Luca had amazing experience based on his excellent dissertation at Colorado School of Mines, and we extended that effort to include numerical simulation. Prasanna's dissertation research was co-supervised by Dr. David DiCarlo and Dr. Tip Meckel. The success of the sand tank lab development is largely due to their tireless efforts. Prasanna saw that there was a way to modify the original work published by Clark Griffith, Robert Holt and Bob Glass by adding a more sophisticated linear actuator that could be programmed to deposit sand mixtures in a very repeatable way—his dissertation—is a master work. Through this effort, we realized that there was so much that could be investigated methodically, so we hired the brilliant Dr. Hailun Ni after her PhD at Stanford with Dr. Sally Benson to carry the sand tank lab work forward as a post-doctoral fellow. Despite an ongoing pandemic, she worked remotely with Prasanna and learned how to operate the lab. They recorded their many conversations, which should be a great resource for others who want to get into this kind of research. Hailun stayed on as a Research Associate at the Gulf Coast Carbon Center, and her work led to a series of publications on various aspects of the topic. She now supervises excellent students like Jose Ubillus Alcivar.

A side-trip on this heterogeneity and fluid flow journey was taken with the brilliant Emily Beckham, now Emily Wood at ExxonMobil. Her M.S. thesis was a very ambitious effort to use a previously generated sand tank model of a delta at Chris Paola's amazing lab at the University of Minnesota to build a digital reservoir model and simulate flow from CO2 injection. Read more about this research here.

What's next? 
Want to be a part of it?
Get in touch with Dr. Hailun Ni.

Select Publications

Ni, H., Bakhshian, S., Meckel, T.A., 2023, Effects of grain size and small-scale bedform architecture on CO2 saturation from buoyancy-driven flow: Scientific Reports, v. 13, p. 1–13,

Krishnamurthy, P.G., DiCarlo, D., and Meckel, T.A., 2022, Geologic heterogeneity controls on trapping and migration of CO2: Geophysical Research Letters, American Geophysical Union, 49, p. 19,

Ni, H., Braganca, R., Tisato, N., Meckel, T.A., 2022, Monitoring CO2 plume migration with lab-scale ultrasonic experimental setup (paper), 16th Greenhouse Gas Control Technologies Conference Lyon, 23–27 October, 2022 (GHGT-16), 9 p.,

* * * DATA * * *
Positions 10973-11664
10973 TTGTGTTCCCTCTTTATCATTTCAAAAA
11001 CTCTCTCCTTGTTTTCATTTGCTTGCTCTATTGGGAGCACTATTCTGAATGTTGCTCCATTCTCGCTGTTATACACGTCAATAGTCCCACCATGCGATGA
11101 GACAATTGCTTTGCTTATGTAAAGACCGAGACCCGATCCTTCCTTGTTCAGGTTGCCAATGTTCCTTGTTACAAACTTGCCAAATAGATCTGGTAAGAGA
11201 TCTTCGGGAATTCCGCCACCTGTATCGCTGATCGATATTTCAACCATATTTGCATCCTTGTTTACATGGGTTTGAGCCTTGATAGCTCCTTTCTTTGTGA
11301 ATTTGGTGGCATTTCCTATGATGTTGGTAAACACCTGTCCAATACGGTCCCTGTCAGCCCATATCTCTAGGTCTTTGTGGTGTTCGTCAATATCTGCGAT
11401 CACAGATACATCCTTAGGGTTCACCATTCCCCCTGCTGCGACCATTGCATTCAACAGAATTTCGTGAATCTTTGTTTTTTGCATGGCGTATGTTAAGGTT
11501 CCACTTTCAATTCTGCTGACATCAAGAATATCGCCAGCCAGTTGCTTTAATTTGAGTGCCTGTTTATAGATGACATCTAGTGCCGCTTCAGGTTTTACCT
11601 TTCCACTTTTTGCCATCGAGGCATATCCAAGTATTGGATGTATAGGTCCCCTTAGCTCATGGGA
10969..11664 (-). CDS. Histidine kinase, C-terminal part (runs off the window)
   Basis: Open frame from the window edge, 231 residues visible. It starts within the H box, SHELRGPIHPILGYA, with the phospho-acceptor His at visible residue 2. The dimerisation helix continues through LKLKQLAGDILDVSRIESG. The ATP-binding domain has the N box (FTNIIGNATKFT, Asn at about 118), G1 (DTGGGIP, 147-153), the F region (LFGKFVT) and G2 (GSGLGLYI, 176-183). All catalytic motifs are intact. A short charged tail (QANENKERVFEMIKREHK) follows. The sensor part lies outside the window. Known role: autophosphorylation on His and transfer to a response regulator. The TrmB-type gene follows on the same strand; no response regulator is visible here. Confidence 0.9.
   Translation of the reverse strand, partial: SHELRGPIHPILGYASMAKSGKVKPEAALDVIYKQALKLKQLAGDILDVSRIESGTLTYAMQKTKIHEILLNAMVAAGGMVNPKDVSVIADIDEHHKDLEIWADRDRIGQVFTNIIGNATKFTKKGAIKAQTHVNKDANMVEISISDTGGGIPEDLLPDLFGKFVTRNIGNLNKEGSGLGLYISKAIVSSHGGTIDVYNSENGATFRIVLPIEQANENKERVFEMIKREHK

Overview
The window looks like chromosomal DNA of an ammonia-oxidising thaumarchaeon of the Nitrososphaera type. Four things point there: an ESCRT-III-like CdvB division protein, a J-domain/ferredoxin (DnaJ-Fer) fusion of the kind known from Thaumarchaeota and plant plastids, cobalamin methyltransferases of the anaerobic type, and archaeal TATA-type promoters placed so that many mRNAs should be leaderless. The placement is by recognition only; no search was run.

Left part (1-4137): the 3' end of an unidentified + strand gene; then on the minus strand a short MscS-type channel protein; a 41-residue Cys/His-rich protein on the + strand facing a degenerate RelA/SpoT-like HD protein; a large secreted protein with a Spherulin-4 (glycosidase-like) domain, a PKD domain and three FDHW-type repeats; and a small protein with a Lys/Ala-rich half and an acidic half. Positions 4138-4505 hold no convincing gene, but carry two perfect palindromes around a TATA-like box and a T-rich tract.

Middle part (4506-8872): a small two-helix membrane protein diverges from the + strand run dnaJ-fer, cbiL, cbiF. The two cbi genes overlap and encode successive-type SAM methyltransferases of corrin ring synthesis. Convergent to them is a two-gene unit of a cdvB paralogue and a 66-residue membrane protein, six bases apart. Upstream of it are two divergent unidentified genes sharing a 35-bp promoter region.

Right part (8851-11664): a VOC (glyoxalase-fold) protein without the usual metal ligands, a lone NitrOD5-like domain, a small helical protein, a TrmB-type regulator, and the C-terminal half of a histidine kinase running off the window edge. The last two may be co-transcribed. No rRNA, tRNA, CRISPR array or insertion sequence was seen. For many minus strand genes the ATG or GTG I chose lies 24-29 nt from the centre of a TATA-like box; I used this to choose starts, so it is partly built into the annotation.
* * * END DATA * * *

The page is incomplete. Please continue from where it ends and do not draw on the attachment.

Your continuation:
Ni, H., Meckel, T.A., 2022, Effects of flow pulsation on CO2 buoyant migration and capillary trapping (paper), 16th Greenhouse Gas Control Technologies Conference Lyon, 23–27 October 2022 (GHGT-16), 9 p.,

Bump, A.P., Bakhshian, S., Ni, H., Hovorka, S., Dunlap, D., Olariu, M., Hosseini,S., Meckel, T., 2022, Composite confining systems: Characterizing, de-risking and permitting unconventional seals for CO2 Storage (paper), 16th Greenhouse Gas Control Technologies Conference Lyon, 23–27 October, 2022 (GHGT-16), 11 p.,

Ni, H., and Meckel, T. A., 2021, Characterizing the effect of capillary heterogeneity on multiphase flow pulsation in an intermediatescale beadpack experiment using time series clustering and frequency analysis: Water Resources Research, v. 57, no. 11, 17 p.,

Krishnamurthy, P.G., 2020, Geologic heterogeneity controls on CO2 migration and trapping [Dissertation], The University of Texas at Austin, Austin, Texas, 194 p.,

Krishnamurthy, P.G., Meckel, T.A., and DiCarlo, D., 2019, Mimicking geologic depositional fabrics for multiphase flow experiments: Water Resources Research, v. 55 no. 11, p. 9623–9638,

Trevisan, L., Krishnamurthy, P.G., and Meckel, T.A., 2017, Impact of 3D capillary heterogeneity and bedform architecture at the sub-meter scale on CO2 saturation for buoyant flow in clastic aquifers: International Journal of Greenhouse Gas Control, v. 56, p. 237–249,

Last updated: July 11, 2023